None of this is making a good case for Belgium being in the game if we only have 50 odd Civs.

    We are on the other side of the Pacific Ocean. Even Australia (who we are more alike than anyone) is separated from us by a decent size sea; which makes us very different culturally compared to most neighbouring countries.

    Yeah, we do agree on plenty :)
    The U.S. isn't just significant in the last century. They have only been a super power for the last 70 odd years, and the lone super power for not even 30 years. But they were a regional power long long before that, with their loss to the British early in the 19th century probably being the last time they weren't the force to be reckoned with in the Western Hemisphere (that's a reasonable chunk of the world to dominate). Right from their foundation they were massively significant as they successfully brought back democracy to the world after an almost 1800 year absence (yes...others tried and had minor successes of that front (Iroquois being possibly the most successful), but by and large other than the U.K. -on own it's gradual slow path to democracy- the rest of the world was incredibly authoritarian pre the U.S. (and don't make me laugh by bringing up France and their take on creating a "democracy" :p).) I think the U.S. succeed on this front because they looked to the Roman Republic, when the other European countries were more inspired to restore the Empire instead *face-palm*. Their Constitution is still bullet proof in a way that few others around the world are; meaning that it is impossible for a tyrant to successfully take over. Like it or not, but the combo of the 1st and 2nd amendments are the real steel that stops too much power ever accumulating in too few hands.
    The E.U. has nothing like it, and their takeover of Europe is almost complete.

    No...the U.S. was massively influential on the world (at least the one that was transpiring in their wake) long before WWI or WWII.
     
    Last edited: Dec 27, 2017
  10. Alexander's Hetaroi

    Alexander's Hetaroi Warlord

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    I'd also like to add that in the process of bringing back a form of democracy, we successfully won our independence from the world's superpower at that time in history, and then gave others the idea of revolutions such as France not long after, Haiti, and many other countries in the western hemisphere eventually.
     
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  11. zebenji

    zebenji Chieftain

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    The Cree? Really? Woohoo! One civ to cross off my wishlist. Christmas came a bit late this year but whatever! :)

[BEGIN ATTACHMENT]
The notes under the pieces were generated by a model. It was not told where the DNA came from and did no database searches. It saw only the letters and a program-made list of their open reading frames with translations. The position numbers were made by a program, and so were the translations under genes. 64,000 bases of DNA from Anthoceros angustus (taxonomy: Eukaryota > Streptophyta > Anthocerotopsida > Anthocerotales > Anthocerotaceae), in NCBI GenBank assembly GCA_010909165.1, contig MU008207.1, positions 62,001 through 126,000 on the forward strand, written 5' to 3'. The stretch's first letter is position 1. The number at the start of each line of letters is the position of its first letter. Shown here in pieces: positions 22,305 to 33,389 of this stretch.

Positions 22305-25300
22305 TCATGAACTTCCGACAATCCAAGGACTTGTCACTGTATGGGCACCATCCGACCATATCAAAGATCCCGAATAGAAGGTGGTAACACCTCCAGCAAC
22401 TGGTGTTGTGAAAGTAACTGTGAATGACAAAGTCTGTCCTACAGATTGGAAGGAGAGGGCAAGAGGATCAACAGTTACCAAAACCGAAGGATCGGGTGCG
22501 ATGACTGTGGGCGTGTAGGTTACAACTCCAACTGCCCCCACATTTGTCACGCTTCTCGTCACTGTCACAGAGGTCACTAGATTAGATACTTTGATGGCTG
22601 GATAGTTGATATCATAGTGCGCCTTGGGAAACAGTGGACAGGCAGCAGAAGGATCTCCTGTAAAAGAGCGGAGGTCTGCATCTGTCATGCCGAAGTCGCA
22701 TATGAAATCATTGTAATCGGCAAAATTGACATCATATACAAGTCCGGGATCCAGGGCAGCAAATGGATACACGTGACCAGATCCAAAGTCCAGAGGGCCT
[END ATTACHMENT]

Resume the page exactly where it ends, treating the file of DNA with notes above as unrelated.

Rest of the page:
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  12. antimony

    antimony Chieftain

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    Count me as a Canadian who's enthusiastic about the addition of the Cree as a Civ.

    Somewhat amused by people trying to litigate current political issues here. Having a historically nomadic group being portrayed as a sedentary Civ in game is not new to Civ6. As others pointed out, choosing the Cree rather than one of the more sedentary North American first peoples could be primarily due to gameplay (adding a 2nd civ with tundra bonuses, conveniently fitting in a TSL map) or because it's well-known to Canadians who are a major part of the player base.
     
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  13. steveg700

    steveg700 Chieftain

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    Well, I don't think anybody gets triggered by England having a queen. Or, say, Catherine or Isabella showing up on the leader screen. It's when it feels like a blatant case of tokenism, choosing a leader for their gender rather than any other notable quality or accomplishments.

    To many people, Civ is a title bout between the greatest of the greats. Picking obscure leaders goes against that grain.
     
    Last edited: Dec 26, 2017
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  14. evanaurora

    evanaurora Chieftain

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    The key words being "to many people." Which is to say-- not all, and I would argue, not even close to a majority.

    On this forum, I think the majority opinion is that a variety of interesting leaders is the most important thing. A mix of the traditional lauded leaders and villains-- and important fascinating characters not as prominent in the traditional narratives. Often that means including overlooked women!

    In the wider civ-playing world, I'd hazard that the majority just think it's neat when an unconventional leader is chosen, but don't put like, this weird emotional value into it. My father, my male cousins, and several of my male friends-- all of whom are very different from each other politically and background wise-- are casual male civ players in my life. And none of them care.... at all.... when Catherine de Medici is leading France in their games. (which isn't a choice that's loved by the majority on this forum, I'll freely grant! however Wrong that opinion is ;))